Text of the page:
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Risk Factors for Delayed Analgesia in Patients presenting to the Emergency Department with Long Bone Fractures

Risk Factors for Delayed Analgesia in Patients presenting to the Emergency Department with Long Bone Fractures

Jose Mejia, M.D., Nidhi Garg, M.D., Vamshi Reddy, M.D., Ferleine Bautista, M.D., Michael Radeos, M.D.

Oligoanalgesia has been identified as a problem area in emergency medicine. We sought to determine the causes for delayed administration of analgesics in adults presenting to the emergency department (ED) with long bone fractures.

Methods: Retrospective review of consecutive adult patients presenting to an urban level I Trauma Center ED with a long bone fracture. Patients were excluded if they were age 17 or less or involved in a major trauma. We examined demographic and clinical data, mode of arrival (MOA) and time to analgesic administration. Data were analyzed using chi-square and Kruskal-Wallis test for non-parametric data as needed. Logistic regression was performed and odds ratios (OR) with 95% confidence intervals (95% CI) were used. Alpha was set at 0.05 by convention.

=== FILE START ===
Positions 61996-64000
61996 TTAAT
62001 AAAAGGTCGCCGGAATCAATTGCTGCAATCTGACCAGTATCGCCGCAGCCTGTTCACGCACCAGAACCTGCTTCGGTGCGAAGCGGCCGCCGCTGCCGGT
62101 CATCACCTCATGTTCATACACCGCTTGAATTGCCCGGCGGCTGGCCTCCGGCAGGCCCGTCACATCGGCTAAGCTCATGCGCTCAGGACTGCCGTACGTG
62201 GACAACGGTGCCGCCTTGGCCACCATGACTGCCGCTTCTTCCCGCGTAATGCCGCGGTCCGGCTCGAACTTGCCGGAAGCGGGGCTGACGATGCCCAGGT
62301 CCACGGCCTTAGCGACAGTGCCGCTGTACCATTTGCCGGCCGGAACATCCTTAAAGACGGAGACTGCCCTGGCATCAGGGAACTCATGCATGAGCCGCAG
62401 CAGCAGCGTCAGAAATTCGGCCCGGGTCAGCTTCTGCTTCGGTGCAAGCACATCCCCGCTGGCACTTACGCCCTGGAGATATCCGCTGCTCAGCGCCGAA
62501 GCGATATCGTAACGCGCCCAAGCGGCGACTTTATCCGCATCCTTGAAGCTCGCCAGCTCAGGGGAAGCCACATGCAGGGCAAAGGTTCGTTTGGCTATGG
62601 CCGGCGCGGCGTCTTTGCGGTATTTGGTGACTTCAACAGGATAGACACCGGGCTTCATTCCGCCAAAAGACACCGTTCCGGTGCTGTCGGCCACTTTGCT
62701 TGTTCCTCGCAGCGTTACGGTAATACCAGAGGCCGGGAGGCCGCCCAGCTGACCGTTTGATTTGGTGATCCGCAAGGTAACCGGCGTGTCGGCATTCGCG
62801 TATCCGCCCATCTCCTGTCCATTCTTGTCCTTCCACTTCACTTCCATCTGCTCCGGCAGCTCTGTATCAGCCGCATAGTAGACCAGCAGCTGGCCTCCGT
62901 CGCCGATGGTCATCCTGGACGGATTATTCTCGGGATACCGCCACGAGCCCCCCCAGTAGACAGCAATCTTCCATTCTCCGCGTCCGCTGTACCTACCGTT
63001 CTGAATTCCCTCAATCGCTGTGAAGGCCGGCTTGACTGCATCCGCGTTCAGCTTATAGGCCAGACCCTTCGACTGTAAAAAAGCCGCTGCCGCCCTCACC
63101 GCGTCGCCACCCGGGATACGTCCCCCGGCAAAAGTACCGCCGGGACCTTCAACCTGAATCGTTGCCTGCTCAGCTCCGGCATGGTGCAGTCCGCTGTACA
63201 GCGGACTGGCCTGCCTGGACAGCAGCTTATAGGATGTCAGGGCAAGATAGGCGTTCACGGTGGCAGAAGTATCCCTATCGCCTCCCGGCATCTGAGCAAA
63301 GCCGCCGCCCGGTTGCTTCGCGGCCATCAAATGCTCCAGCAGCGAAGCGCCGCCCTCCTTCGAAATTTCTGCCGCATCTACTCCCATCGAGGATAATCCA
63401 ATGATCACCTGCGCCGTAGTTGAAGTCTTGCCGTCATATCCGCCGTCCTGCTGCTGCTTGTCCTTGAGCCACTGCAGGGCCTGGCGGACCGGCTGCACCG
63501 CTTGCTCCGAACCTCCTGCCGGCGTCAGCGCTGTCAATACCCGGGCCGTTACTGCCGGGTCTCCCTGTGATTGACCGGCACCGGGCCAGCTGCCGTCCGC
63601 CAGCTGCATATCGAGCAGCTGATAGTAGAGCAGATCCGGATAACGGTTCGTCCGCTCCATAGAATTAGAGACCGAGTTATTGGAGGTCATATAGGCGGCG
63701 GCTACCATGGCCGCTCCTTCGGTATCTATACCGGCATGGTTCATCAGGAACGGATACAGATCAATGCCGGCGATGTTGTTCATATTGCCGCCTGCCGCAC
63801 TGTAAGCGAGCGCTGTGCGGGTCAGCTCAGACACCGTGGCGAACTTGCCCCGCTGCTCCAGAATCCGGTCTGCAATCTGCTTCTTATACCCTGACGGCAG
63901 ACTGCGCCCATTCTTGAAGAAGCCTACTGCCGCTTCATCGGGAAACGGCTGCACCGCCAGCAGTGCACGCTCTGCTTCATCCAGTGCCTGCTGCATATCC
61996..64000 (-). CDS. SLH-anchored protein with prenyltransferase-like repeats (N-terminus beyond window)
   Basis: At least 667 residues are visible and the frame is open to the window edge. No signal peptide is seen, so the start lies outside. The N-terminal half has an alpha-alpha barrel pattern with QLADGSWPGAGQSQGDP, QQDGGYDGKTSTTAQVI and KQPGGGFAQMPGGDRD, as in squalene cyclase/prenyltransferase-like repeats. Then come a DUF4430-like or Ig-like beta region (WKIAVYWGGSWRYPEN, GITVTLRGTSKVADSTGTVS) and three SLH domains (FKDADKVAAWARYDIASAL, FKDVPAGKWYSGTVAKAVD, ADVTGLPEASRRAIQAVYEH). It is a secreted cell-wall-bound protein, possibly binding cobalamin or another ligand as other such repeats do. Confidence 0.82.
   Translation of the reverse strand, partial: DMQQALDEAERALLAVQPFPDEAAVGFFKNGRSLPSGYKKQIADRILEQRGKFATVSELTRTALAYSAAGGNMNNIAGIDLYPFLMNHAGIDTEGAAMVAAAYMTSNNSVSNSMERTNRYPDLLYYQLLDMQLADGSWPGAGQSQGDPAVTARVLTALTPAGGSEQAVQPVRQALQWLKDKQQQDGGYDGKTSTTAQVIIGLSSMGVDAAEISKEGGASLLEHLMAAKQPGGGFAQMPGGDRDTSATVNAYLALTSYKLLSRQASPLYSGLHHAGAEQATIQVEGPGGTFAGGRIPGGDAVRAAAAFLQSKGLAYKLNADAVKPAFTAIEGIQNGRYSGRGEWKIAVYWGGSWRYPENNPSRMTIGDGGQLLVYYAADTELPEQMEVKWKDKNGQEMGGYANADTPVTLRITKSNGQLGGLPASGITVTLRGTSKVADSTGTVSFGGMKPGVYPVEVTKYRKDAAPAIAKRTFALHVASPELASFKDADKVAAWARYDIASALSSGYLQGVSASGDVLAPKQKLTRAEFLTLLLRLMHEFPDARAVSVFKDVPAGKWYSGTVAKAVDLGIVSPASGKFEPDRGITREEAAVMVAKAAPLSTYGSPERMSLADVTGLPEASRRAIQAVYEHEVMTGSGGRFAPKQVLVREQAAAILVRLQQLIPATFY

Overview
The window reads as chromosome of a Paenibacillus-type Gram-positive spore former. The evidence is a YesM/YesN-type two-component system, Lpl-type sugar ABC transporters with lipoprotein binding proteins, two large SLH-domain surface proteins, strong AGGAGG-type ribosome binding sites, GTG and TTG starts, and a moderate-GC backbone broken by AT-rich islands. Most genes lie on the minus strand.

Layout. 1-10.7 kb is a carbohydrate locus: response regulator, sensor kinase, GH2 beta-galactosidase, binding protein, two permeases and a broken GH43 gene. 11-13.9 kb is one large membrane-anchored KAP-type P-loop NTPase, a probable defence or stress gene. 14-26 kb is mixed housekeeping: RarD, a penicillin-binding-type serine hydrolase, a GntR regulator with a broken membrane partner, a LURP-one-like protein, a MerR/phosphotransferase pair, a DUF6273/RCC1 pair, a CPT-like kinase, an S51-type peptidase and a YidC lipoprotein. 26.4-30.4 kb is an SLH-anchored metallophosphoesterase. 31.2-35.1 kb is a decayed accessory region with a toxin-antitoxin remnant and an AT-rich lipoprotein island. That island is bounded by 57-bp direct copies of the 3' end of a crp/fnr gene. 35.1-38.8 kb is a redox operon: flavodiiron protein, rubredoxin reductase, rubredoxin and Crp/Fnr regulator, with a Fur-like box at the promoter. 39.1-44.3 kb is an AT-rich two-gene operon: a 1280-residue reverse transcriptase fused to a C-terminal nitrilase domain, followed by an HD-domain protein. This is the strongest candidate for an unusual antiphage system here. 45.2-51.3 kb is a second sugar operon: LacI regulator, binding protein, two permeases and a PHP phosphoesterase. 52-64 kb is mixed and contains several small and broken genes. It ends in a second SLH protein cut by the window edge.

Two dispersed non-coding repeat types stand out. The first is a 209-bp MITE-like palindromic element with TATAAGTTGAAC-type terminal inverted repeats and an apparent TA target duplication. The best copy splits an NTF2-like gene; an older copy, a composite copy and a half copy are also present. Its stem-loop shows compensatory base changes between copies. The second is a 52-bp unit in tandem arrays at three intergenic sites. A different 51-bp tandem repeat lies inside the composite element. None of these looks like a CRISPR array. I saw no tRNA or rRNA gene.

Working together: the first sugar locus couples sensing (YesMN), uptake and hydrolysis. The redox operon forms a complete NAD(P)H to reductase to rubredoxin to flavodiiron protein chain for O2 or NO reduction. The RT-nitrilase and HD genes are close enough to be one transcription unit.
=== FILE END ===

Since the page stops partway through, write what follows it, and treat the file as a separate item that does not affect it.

Results: 615 total patients were enrolled between 7/1/06 and 11/30/06. 407 (66.2%) were female, Age groups were 18-39 (75 [12.2%]), 40-64 (168 [27.3%]) and 65 and above 372 (60.5%). More than a dozen languages were represented in our patient population, with 393 (63.9%) speaking English as their primary language. 338 (55.1%) were white, 40 (6.5%) were Black, 63 (10.3%) were Latino 123 (20.0%) were Asian or Pacific Islander and 50 (8.1%) were other race. 402 (66.0%) of our patients arrived via EMS. 301 (65.4%) patients experienced a delay in getting analgesia. Delay was statistically significantly related to age (209 (74.1%) of those 65 and older); OR 1.84 (95% CI [1.35,2.50]) p<0.001. There was no delay associated with either race or English speaking ability. Neither was delay associated with sex or mode of arrival. The effect remained quite significant even when adjusting for sex age race, English language preference and mode of arrival.

Conclusion: There does appear to be a delay in older emergency department patients getting timely analgesia when they have suffered a long bone fracture. Future studies should focus on how to overcome barriers to rapid pain relief for all of our patients, especially the elderly.

 
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